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Harker Heights Evening Star
Harker Heights Evening Star

Beware of Bud

Beware of Bud

By Lindsay Starr Platt, Harker Heights Evening Star

If you stop in at Heights Lumber & Supply on Friday and happen to to see a birthday party, complete with birthday cake at the store, it is because one of their employees will be turning 88 years old.  D.W. (Bud) Kieff is the oldest employee at the store and has been working at Heights Lumber since he “retired” in 1994.

“I run circles around these guys all day,” said Bud. “I enjoy working and helping people. I would not still be here, if I didn’t enjoy it.”

Bud retired from the Army after 20 years and then retired again after working 27 years in the lumber business in Washington state.  He now resides in Harker Heights and still works five and a half days a week at Heights Lumber.

“He doesn’t stop,” said Al Talamentez, employee, Heights Lumber & Supply. “He can still pick up fifty pound boxes, though we don’t want him to.”

In addition to still going to work everyday of the week, Bud is active in his church ministry and his wife Linda is Chairman of the Child Welfare Board and a member of J.A.I.L Ministries.
“Bud and I have been here together since I was in high school. When I first started here he taught me many thing about the lumber business,” said Kelly Eakin, part-owner, Heights Lumber & Supply. “He is a tried and true employee and a mentor. He gets here in the morning before everybody and works harder also. He puts in a full days work every single day. And our regular customers, they wouldn’t be the same without Bud. It makes my day, everyday I get to see Bud.”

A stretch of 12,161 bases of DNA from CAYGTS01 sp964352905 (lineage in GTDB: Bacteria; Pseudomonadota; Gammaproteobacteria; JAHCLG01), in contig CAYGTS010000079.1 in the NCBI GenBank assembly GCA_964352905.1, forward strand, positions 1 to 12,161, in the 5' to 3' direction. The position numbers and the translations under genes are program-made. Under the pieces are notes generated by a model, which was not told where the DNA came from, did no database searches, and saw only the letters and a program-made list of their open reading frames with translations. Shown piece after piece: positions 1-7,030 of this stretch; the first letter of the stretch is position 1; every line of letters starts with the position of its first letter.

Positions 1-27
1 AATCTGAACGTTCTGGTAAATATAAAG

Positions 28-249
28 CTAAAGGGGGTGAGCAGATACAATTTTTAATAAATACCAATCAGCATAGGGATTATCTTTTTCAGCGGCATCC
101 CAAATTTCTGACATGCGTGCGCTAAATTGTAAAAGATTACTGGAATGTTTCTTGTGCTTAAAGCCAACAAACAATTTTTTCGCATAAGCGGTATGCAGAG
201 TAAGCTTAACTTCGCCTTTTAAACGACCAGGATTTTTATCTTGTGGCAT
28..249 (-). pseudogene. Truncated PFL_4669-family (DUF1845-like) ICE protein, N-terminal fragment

When owner Randy Curtis hired Bud, he thought he was just going to be a part-time employee and work a couple of years and “retire” again. And, Bud said he plans on working until he drops dead.

“Twenty years ago when I hired Bud, I thought this is a man that is too old to be working. But, his eagerness to work and the willingness to please customers and the fact that he is a good Christian man proved me all wrong and that was twenty years ago,” said Curtis. “He keeps these ‘whippersnappers’ in line, as he calls them. And, he has a wealth of knowledge that he shares with everyone he meets.”

Bud said his favorite food is cornbread and he loves to drink cold Yoo-hoo. And his fellow employees said, they broke the mold when they made Bud.

“When you quit working, you become a couch potato, and then you wither away and die,” said Bud. “I have survived prostrate cancer and skin cancer, and I am still here.”

Walter Smith, co-worker said, “I tell him he needs to go home and rest, but he sticks it through everyday.”


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